Into the Wild

What does Krakauer mean when he says "I was raw youth who was mistook passion for insight and acted according to an obscure, gap-ridden logic"?

Please help and can you please use examples from the book and make the answer into a paragraph

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“It is easy, when you are young, to believe that what you desire is no less than what you deserve, to assume that if you want something badly enough, it is your God-given right to have it. When I decided to go to Alaska that April, like Chris McCandless, I was a raw youth who mistook passion for insight and acted according to an obscure, gap-ridden logic. I thought climbing the Devils Thumb would fix all that was wrong with my life. In the end, of course, it changed almost nothing. But I came to appreciate that mountains make poor receptacles for dreams. And I lived to tell my tale.” (Page 155)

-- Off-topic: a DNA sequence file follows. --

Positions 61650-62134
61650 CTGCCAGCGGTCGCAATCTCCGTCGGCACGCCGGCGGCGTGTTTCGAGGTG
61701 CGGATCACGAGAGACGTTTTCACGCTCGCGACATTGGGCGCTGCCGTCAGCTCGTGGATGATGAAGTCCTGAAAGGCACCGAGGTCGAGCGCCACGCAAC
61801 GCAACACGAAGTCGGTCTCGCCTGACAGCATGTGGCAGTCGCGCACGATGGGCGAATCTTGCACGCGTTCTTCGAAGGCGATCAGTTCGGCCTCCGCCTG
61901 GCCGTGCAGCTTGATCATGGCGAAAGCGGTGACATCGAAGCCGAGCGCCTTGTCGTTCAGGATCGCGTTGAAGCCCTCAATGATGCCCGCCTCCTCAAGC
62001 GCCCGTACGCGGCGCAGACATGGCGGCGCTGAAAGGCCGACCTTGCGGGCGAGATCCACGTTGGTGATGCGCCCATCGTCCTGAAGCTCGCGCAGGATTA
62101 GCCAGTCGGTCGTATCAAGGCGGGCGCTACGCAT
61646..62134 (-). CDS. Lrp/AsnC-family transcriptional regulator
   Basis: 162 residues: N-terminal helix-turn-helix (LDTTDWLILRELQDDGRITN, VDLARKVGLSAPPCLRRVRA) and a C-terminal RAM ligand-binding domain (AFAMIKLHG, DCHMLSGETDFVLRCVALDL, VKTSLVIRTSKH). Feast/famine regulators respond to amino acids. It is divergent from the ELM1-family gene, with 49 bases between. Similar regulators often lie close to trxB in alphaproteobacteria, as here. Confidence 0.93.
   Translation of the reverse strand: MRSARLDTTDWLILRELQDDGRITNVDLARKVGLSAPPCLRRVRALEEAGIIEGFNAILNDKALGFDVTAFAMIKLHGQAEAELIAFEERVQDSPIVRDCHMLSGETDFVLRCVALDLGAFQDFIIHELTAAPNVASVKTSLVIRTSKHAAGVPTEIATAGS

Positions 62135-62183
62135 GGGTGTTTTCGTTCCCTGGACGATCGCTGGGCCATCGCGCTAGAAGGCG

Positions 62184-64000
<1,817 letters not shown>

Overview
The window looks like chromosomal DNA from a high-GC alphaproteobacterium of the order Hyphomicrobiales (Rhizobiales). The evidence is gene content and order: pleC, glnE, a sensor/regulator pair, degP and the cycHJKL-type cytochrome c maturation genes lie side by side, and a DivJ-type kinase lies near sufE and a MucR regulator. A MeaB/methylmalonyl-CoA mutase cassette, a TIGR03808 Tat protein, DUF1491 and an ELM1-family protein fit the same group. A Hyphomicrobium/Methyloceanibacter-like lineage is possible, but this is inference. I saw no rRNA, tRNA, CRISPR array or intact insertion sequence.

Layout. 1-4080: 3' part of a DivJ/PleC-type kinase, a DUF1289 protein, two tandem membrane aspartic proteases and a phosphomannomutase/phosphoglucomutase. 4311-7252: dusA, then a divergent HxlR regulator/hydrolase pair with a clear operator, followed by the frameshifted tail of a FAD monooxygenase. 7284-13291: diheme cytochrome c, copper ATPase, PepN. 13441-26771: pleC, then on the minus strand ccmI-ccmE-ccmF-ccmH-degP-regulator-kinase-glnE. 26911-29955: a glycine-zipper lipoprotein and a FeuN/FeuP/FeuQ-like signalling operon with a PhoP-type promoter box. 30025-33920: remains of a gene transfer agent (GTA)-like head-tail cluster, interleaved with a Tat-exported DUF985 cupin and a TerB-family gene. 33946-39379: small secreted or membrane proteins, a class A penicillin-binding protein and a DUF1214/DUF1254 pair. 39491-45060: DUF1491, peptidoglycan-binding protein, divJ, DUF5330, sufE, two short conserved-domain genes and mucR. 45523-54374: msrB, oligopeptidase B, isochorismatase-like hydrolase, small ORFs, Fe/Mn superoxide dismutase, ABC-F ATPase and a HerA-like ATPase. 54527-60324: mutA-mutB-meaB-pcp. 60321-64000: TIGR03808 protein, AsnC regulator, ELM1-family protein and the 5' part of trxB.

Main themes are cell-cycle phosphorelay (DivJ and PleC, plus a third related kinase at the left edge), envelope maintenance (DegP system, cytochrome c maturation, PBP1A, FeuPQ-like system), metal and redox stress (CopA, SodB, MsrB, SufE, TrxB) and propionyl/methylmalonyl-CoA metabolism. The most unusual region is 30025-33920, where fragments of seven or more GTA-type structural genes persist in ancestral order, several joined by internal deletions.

This passage is illustrative of Krakauer’s feelings about McCandless. He does not think McCandless is so naïve or arrogant as many, especially in Alaska, do, but he does see that he was young, and had many of the common misperceptions of the young, and claims that that was really his main flaw. The implication of this passage is that, had McCandless survived, he likely would have ended up maturing—learning to be close to people, to forgive flaws in those he loved, to interact with society and the world in less extreme ways. Because he dies, however—which is certainly not any more deserved than if Krakauer had on Devils Thumb—he will never have that opportunity, and instead is blamed for his ignorance and hubris.